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Elizabeth Mary Pierce

Bettie was born about 1832 most likely in Arkansas.

Her parents were likely Francis Pierce and Anna ?.

Bettie married Shelton Luttrell on December 24, 1844 in Denton County, Texas. They had four children: W.F. or H. (1845 to after 1850); James Posten (April 21, 1849 to July 14, 1903); Samuel Bluford (May 21, 1851 to July 4, 1903); and Martha Melvina (March 4, 1854 to April 20, 1919).

First Marriage in Denton County, Texas - From History of Denton County, by Ed F. Bates.
"A Rev. Hammons officiated in the first marriage in this county, when on Christmas, 1844, on his farm where Dr. Gilbert now lives (1884), he united Shelton Luttrell and Bettie Pierce in wedlock. He married them without a license. After four years and two children the couple "married over". It is not known who officiated at the second service. In the winter of 1844, a man by the name of Hammons, a Baptist minister, came to this country and in the spring of 1845 a class he organized met every Sunday to hear him preach. They all went to the meetings carrying their guns for protection from the Indians. In April 1845, Hammons was felled by a tree, and on Sunday, the day he was to preach, he was taken from under the trunk of the tree and buried on Hickory Ridge."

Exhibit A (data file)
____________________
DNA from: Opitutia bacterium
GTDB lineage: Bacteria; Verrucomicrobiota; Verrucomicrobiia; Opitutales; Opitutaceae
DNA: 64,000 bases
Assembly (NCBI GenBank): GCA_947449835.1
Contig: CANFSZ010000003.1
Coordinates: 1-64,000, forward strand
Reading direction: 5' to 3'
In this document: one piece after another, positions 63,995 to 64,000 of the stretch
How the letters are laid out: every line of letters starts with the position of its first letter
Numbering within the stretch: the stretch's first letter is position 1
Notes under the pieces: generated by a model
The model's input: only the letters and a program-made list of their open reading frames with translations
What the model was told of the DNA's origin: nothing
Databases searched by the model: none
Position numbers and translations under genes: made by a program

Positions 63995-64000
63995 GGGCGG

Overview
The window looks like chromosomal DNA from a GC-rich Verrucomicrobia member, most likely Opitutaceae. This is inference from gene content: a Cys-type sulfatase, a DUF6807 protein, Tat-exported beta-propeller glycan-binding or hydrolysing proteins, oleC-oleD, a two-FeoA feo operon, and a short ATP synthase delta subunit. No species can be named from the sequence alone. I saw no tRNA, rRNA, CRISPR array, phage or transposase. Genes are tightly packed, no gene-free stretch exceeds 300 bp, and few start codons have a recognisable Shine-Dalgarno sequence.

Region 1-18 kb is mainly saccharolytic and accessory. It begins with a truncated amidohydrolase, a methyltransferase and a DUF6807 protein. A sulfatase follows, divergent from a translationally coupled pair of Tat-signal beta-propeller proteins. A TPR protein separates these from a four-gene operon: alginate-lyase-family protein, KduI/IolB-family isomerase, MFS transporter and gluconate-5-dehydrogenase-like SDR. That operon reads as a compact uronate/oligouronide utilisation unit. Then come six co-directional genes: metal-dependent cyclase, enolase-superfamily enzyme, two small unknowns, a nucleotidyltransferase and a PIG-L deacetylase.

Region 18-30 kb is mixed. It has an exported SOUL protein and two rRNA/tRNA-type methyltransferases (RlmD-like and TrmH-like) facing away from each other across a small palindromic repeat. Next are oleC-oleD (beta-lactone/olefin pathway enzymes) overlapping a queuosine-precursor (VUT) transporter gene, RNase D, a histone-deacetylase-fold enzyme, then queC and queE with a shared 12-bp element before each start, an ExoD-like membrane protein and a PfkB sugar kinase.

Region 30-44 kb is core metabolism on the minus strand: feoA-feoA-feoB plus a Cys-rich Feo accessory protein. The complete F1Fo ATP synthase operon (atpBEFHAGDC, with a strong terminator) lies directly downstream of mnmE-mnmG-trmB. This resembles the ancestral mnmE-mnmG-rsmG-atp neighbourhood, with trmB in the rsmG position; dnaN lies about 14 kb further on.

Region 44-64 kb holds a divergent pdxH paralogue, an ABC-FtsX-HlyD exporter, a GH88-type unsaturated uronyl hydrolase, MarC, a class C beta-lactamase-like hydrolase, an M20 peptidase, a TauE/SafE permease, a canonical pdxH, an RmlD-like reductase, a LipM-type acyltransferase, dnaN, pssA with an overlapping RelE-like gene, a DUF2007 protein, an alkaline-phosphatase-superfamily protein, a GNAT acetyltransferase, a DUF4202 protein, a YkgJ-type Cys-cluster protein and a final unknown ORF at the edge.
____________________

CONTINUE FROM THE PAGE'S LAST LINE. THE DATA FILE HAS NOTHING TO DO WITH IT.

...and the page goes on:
Bettie died about 1854 in Red River, Grayson County, Texas

Memories

Family history as told by Mary Jane Marr in the spring of 1964

My father's mother's maiden name was Pierce. My Great Grandfather Pierce lived near an Indian tribe somewhere in Texas. He liked to hunt wild game, which was the way they got most of their meat. One day he wandered too far from home, and the Indians captured him and kept him prisoner for nearly two years. They took him out hunting with them as he had a gun and could get the game that they wanted. Two or three Indians would always go along to be sure that he wouldn't get away, but as time passed they trusted him more and more, so he got to go out alone on short trips. For a long time he would return with the game. Then he stayed longer each trip. At last he decided to leave early and try to make his way back home. He succeeded. But the Indians fol1owed him, put on a war dance, and made all kind of threats. He kept in hiding. Finally, they gave up, went their way, and let him live in peace with his family.

When my father, James Posten Luttrell (born April 21,1849), Was a small boy, he was oldest of three (one sister, who grew to be a beautiful woman, and one brother). My father was dark with brown eyes. They lived in Texas. My Grandfather's name was Shelton Luttrell (born Aug. 17, 1823). I never knew my Grandmother Luttrell, but my father always told me that I looked like her.

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